In porting my blog to Statiq, I was forced to revisit a whole lot of content, most of which is more than a decade old. As part of this review, I cleaned up old broken links, of which there were many. I would estimate that 60% of the web links I had from my original blog pages were to sites or content that no longer existed. This says a lot about how the web has evolved and how much content turns over as time progresses.
Eliminating or reducing enterprise system batch processing is the bane of many architects looking to convert large-scale legacy systems to current platforms. Some believe, rightly or wrongly so, that mainframe-style batch has no place in modern system architectures and attempt to eradicate its existence entirely. Others are a bit more accepting and attempt to understand the role that batch processing fills in enterprise application architectural space. Even for these people, finding people with the skills to engineer batch processing systems with these newer technologies is not an easy proposition since little or nothing has been written about batch on the Java or .NET platforms.
My initial experiences with Oracle’s TopLink object-relational mapping tool have been less than pleasant. TopLink is the default Java Persistence API provider when creating persistence units for EJB3 style beans in NetBeans. When using TopLink out of the box with NetBeans, the tool’s default behavior is to behave in a case-sensitive fashion with respect to table and column names. This results in awful “Table XXXXX does not exist” errors, where XXXXX is, of course, the capitalized table name.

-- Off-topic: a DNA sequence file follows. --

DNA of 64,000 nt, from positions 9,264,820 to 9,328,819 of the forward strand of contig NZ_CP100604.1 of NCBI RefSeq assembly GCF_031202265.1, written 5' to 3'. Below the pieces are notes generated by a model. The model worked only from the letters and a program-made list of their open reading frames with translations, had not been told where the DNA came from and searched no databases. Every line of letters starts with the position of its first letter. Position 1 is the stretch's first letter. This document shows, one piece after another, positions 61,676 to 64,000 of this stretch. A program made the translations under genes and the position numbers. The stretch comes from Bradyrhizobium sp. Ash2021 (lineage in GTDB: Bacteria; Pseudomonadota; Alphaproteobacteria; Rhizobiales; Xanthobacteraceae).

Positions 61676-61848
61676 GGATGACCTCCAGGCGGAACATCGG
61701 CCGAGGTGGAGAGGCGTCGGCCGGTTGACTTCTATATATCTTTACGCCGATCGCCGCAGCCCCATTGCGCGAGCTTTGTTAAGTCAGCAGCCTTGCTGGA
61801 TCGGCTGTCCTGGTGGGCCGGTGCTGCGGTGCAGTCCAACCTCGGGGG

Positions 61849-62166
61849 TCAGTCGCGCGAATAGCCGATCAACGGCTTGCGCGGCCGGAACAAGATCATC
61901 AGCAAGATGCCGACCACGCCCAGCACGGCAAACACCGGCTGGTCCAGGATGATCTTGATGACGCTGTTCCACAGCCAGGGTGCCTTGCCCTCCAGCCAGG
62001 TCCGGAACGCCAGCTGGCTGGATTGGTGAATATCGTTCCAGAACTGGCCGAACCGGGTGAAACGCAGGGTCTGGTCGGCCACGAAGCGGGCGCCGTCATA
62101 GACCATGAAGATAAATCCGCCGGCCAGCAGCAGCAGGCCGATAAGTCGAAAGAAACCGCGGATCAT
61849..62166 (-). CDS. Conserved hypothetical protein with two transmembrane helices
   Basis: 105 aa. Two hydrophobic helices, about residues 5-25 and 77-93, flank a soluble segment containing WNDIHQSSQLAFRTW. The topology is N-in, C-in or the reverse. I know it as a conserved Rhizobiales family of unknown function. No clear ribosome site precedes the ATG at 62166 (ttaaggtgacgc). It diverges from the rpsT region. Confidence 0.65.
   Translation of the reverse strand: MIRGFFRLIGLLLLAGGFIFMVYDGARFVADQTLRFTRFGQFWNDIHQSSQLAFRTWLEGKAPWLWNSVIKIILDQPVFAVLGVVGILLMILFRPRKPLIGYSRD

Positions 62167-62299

If you completely missed the milestone, NetBeans version 5.5 was released last week. The IDE contains all of the functionality that’s been around in the beta and pre-release versions for months now, including:
I’m not well-versed in the nuances of NASCAR racing and don’t understand the spectacle very well so when I say this, please take it with a grain of salt. The whole Java versus .NET thing seems to me like a NASCAR race, one car edging ahead of the other and then again giving up ground to the competitor… on and on again for countless monotonous laps. I am in the process of re-immersing myself in the newer releases of Java. It has been years since I dealt with Java on a regular basis – the 1.1 through 1.4 days. This week, I had the chance to see a lightweight EJB 3 container in action, working through Oracle’s slick new IDE with integrated Java Server Faces (JSF) and Object Relational Mapping tool (Toplink, in this case) support. Suffice it to say that I was floored with the progress the Java community had made away from the monolithic J2EE / EJB 2.1 towards the lightweight model espoused by frameworks such as Spring. Just when it appeared that the Java car was pulling ahead ready to steal the race, along comes the announcement of the Community Technology Preview of ADO.NET vNext. NASCAR fans, we’ve got ourselves a race again. Below I offer a preview of some of the aforementioned technologies:
The BSCoE4J Java application development framework was released today to the Commonwealth and is now available for download. The framework contains both abstract and concrete components that support the creation, manipulation, and persistence of domain objects. It interfaces well with, and is meant by no means to supplant, well-understood open source frameworks that address presentation layer, persistence layer, or domain object creation and discovery challenges.
Since I originally published my article on active authentication in the Java Developer’s Journal a couple of years back, I’ve been receiving a trickle of requests for the source code. It looks like the article is still available online although the accompanying source code seemed to have disappeared. I rummaged through my archives and dug up the WAR file containing the source code in case you’re interested. I can’t vouch for its absolute correctness. I seem to recall recreating the source code for a guy in Switzerland a couple of years back to run on Tomcat 5. I’m not sure if this is the version I’ve posted.